Lent devotions 2011: Monday 21 March

Have mercy on me, O God,
according to your steadfast love;
blot out my transgressions.
Wash me thoroughly from my iniquity,
and cleanse me from my sin!

For I know my transgressions,
and my sin is ever before me.
Against you, you only, have I sinned
and done what is evil in your sight,
so that you may be justified in your words
and blameless in your judgement.Psalm 51:1-4

The background to this Psalm is all-important in understanding it.

David has committed a whole host of sins, each one bad enough in and of itself, but together they form quite a catalogue of despicable acts. First, David was neglecting his duties as king by not leading his troops into battle. Second, he lusted after another man’s wife. Third, he acted upon his immoral thoughts by seducing Bathsheba to have sex with him while her husband was away at a battle David should have been fighting. Fourth, when he discovered Bathsheba was pregnant with his child, he invites her husband, Uriah, home to try and cover his tracks. Fifth, when Uriah refuses to go home to be with his wife while his comrades are dying on the battlefield, David devises a plan to have Uriah murdered. Sixth, he has the plan carried out, and callously blames it on the battle, because after all life is cheap on the battlefield. Seventh, he does his best to cover up his guilt.

It is then that God sends his prophet to confront David with a word of Law. It is only after the crushing sentence of the Law has been pronounced that David realises the despicable depth of his sins. Confronted with his evil deeds, he knows he deserves nothing but death as a just punishment. He realises he has no ground upon which to stand, and left to his own devices he would utterly despair.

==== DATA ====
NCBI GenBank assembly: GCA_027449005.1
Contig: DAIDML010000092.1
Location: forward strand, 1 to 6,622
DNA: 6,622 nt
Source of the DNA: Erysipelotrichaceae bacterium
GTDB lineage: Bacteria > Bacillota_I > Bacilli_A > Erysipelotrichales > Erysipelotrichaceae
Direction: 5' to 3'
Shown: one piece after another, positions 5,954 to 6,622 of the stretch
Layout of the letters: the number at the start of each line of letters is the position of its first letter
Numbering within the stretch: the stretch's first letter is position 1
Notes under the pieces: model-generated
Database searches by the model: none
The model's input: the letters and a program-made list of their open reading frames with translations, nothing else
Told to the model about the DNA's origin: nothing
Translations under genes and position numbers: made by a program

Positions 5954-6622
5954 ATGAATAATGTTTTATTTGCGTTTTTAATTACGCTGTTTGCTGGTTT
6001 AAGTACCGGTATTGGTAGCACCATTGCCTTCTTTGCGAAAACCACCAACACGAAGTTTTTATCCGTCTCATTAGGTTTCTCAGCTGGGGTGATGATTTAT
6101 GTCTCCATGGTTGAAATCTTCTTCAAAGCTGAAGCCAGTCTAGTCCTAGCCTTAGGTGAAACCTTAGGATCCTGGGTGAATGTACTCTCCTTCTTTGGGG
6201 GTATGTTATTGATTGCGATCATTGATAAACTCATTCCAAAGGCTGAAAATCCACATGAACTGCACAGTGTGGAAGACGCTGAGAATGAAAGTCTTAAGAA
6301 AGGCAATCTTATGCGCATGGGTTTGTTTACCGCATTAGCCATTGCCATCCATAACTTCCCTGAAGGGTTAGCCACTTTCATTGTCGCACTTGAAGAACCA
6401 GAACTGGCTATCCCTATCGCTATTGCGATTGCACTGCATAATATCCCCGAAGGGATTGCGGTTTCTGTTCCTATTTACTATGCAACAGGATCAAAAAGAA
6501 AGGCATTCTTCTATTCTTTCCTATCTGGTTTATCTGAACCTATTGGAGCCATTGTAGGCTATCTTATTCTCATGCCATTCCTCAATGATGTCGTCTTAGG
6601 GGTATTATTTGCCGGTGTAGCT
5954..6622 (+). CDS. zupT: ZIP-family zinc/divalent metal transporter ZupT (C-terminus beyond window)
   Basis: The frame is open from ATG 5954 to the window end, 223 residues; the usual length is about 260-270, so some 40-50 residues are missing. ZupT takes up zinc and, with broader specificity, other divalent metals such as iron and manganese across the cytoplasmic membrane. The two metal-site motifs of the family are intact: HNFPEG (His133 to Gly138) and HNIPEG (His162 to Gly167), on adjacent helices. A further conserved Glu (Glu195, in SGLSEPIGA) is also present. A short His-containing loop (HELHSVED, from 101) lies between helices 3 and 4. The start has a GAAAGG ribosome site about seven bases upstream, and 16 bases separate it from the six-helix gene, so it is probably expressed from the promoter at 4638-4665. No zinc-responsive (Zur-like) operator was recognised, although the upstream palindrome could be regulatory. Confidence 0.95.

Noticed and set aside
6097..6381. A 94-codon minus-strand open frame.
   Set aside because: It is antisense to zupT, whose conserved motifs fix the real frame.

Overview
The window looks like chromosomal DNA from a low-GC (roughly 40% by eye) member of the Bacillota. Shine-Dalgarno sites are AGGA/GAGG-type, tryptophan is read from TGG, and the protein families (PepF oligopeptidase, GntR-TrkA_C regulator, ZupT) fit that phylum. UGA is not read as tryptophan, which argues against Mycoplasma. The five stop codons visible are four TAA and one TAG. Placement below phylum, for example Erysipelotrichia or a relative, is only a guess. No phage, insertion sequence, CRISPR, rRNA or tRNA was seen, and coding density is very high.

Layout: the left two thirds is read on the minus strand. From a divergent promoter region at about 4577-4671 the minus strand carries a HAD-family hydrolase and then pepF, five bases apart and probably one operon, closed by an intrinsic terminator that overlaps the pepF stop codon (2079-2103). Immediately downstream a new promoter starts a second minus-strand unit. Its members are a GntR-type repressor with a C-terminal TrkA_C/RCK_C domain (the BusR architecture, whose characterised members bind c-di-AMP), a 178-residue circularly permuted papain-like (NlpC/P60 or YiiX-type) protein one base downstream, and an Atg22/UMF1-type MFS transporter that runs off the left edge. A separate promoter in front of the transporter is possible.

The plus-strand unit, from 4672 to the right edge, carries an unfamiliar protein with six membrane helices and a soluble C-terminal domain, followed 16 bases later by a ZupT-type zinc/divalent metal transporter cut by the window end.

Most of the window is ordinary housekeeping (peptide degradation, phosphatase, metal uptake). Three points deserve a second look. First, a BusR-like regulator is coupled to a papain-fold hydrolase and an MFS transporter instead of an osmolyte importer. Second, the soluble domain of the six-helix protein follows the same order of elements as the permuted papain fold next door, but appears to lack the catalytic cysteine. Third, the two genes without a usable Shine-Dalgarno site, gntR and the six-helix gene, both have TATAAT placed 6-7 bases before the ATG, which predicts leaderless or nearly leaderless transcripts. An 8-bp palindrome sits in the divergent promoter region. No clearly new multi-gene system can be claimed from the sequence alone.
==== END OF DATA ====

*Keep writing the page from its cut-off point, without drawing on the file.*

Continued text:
However, David throws himself upon the “steadfast love and abundant mercy” of God. He no longer tries to whitewash his actions, as he calls them “sins, transgressions, iniquities, and evil”. He confesses that God has every right to deal justly and severely with him. However, he begs God to wash him, to cleanse him, and to forgive him. Yes, he will have to live with the consequence of his sin, and they were great, but he had the assurance that God had forgiven him all the evil he had done.

We, too, are in a similar spot. Before God we must confess our transgressions, iniquities, sin, and evil. They may not include adultery, murder, neglect of office, and cover up, but let’s be honest, we do like to sin. And we, too, cast ourselves upon a merciful and forgiving God, who has every right to severely punish us for breaking His Laws. But we, like David, are assured that God has forgiven our sins through Jesus’ death and resurrection. Each Sunday we are pronounced forgiven, absolved of all wrongdoing, we are washed and declared whiter than snow (51:7). And this message of forgiveness restores to us the joy of salvation (51:12) and we will declare God’s praise, who through His Word of Law and Gospel has broken our spirits and given us a contrite heart that seeks His mercy for Jesus’ sake.

Lord have mercy. Christ have mercy. Lord have mercy, Amen.